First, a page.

Systematic Theology and Biblical Theology

I am re-reading Vos’s Biblical Theology right now. I came across this great quotation, which ought to give certain modern-day theologians great pause:

The fact is that Biblical Theology just as much as as Systematic Theology makes the material undergo a transformation. The sole difference is in the principle on which the transformation is conducted. In the case of Biblical Theoloy this is historical, in the case of Systematic Theology it is of a logical nature. Each of these two is necessary, and there is no occasion for a sense of superiority in either (p. 14).

I was quite struck by the difference in attitude to ST shown by Vos as compared with many practitioners of BT today. I am quite certain that the change has to do with logic itself. That is, that logic is no longer seen as necessary for the proper understanding of theology. Contrary to the claims of some, the Enlightenment is not responsible for the logic of post-Reformation systematics. Rather, the Enlightenment is responsible for the repudiation of such systematic treatment. As soon as reason is ultimate, it quickly loses its ability to synthesize God’s truth, since it is not a sanctified reason. Therefore, Vos would be thrown out by the majority of BT practitioners today.

Calvinistic Bona Fides

As the chapter title suggests, DW is intending to establish Calvinistic good faith with his readers. DW recognizes that there are critics out there who are saying that the objectivity of the covenant (as propounded by Federal Vision authors) constitutes a threat to Reformed thought, especially as regards God’s sovereignty in salvation. The thesis of this chapter is found on p. 24 (emphasis his):

We do not begin understanding the objectivity of the covenant by inching away from black-coffee Calvinism; rather, we begin be asserting it in the strongest possible terms. God is the God of everything.

What follows is a discussion of the sovereignty of God as it intersects with man’s freedom. In general, I think he holds to the traditional Reformed position here. There are one or two omissions which he might have discussed, such as the definition of free will as either compatible (defined by the person’s nature) or absolute (the power of contrary choice, which directly conflicts with the sovereignty of God). However, we will here give him the benefit of the doubt and assume that he holds to the compatible definition of free will.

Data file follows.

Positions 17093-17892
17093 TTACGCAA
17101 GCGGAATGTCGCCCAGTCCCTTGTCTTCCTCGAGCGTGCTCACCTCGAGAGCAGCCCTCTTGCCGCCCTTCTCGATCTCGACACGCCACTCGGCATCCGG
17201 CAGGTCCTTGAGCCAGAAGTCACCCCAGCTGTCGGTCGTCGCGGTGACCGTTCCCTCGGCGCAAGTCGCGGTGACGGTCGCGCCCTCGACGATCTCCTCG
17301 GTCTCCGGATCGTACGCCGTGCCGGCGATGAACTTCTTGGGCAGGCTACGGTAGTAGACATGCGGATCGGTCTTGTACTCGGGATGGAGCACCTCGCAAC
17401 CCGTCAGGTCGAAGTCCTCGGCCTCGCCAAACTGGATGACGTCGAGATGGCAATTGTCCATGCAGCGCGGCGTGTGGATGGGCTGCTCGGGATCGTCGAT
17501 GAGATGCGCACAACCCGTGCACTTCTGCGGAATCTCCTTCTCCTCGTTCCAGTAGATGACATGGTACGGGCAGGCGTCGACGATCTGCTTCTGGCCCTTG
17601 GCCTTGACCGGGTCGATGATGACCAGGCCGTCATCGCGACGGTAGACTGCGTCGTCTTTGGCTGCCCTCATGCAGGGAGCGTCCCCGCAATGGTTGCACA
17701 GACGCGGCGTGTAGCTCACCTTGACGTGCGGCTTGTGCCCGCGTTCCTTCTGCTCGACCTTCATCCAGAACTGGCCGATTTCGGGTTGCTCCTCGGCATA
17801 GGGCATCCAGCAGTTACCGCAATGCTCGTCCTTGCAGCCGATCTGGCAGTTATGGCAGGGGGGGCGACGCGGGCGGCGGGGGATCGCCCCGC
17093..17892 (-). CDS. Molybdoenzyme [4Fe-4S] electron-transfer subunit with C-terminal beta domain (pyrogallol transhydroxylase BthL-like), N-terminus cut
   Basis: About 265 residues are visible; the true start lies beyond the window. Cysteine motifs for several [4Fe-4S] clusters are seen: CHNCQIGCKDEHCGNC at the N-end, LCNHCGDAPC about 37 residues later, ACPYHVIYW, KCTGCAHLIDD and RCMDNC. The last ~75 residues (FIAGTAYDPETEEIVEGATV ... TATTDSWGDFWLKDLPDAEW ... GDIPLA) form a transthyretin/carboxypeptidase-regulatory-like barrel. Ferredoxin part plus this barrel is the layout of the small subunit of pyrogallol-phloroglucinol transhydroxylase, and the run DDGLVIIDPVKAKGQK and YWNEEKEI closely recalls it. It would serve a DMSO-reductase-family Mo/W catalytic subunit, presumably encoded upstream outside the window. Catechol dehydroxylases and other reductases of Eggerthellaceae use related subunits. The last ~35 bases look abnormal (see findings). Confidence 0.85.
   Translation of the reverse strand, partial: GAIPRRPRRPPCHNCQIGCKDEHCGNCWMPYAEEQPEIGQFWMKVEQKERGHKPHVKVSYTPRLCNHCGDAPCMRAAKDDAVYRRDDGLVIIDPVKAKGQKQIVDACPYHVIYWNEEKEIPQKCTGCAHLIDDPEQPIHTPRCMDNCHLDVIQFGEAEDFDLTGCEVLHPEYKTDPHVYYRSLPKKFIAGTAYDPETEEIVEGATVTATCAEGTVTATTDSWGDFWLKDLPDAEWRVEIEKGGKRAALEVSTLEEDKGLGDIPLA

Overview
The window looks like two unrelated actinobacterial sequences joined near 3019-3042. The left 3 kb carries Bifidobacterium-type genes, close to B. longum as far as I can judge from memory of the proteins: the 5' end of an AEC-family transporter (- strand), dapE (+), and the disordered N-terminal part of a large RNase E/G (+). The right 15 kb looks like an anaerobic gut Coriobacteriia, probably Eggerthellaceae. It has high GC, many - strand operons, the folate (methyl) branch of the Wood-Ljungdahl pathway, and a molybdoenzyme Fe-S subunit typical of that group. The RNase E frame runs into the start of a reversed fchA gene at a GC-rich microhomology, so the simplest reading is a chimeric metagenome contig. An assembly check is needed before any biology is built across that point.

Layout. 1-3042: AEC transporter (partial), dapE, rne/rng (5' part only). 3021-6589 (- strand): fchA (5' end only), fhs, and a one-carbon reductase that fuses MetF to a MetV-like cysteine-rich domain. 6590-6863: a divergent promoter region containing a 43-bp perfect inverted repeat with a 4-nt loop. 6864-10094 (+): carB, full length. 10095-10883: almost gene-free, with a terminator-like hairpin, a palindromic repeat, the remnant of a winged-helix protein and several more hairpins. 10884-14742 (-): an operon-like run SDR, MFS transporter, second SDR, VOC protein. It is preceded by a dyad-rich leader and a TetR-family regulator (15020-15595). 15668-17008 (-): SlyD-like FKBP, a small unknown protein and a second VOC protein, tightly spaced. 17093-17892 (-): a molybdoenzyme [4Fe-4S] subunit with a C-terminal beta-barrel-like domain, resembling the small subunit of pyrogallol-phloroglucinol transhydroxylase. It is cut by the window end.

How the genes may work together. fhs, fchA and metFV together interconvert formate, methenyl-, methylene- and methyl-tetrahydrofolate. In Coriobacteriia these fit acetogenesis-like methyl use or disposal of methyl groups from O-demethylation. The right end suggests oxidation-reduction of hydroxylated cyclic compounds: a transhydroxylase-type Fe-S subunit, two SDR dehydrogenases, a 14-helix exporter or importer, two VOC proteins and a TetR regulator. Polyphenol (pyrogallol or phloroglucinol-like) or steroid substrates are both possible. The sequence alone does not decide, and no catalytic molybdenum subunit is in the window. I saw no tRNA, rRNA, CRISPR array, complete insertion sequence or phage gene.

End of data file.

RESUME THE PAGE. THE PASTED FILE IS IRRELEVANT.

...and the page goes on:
DW affirms that God is in control of the world, including sin (pp. 24-25): “Nothing happens outside the decretive will of God.” However, DW’s position is not without difficulties. On p. 26, for instance, DW asserts that God foreordained a world full of free choices: “God ordains noncoercively” (emphasis his). He seeks to explain his point by adding, “Remember, the point being made here is not that divine sovereignty is merely consistent with secondary freedom but rather is that which establishes it” (p. 26, emphasis his). Now, I am willing to allow that DW may not be making an absolute statement here. Some clarification would be helpful. However, in the case of Paul’s conversion, are we going to say that God did not coerce Paul’s will, changing it utterly so that Paul would take an entirely different direction? Did not God ordain coercively in Paul’s case? At the very least, God ordained that Paul’s conversion would be violent. Surely, God does not always ordain in this coercive way. However, sometimes God does. The reason I make this point is that some conversions to Christianity are indeed violent. Otherwise, what is the point of affirming irresistable grace?

DW’s motivation for writing this chapter is fairly plain on pp. 30-31:

In no way am I backing away from high-octane Calvinism. There will be things written later in this book which may look as though this is happening, but the reader should be assured that it is not. The point of this section has been to establish foundational Calvinistic bona fides. Doctrinal prejudice may still refuse to see how the harmonization works, but the harmonization is still there. So the reason for covering this ground again is that some have assumed (readily and wrongly) that the objectivity of the covenant poses a threat to the Reformed faith. In reality, it is the historic Reformed faith. (emphases all original)

I have a couple of issues with these statements. Of course, more shrill critics would say that this is a cover-up for contradiction being allowed into the book, and that we are simply being asked to take DW’s word for it that the things that look contradictory are in fact not so. I am willing to say something less than this: I am not willing to take DW’s simple word for it without argumentation, although I am willing to listen carefully to the argumentation. But I do not view these words as a proof of the argument. That will await the rest of this review to determine whether or not he has proven his case. However, I do have a problem with his saying that the objectivity of the covenant is the historic Reformed faith. Witsius and a’Brakel believed that the covenant of grace was made only with the elect, hardly an objective definition. Would Wilson agree with Witsius and a’Brakel? I think not. So, at the very least, DW’s statement is an exaggeration. Does this claim for the objectivity of the covenant disenfranchise all those Reformed folk out there who do not believe in the objectivity of the covenant? Again, maybe DW is not being absolute in his claims here. Clarification would again be helpful.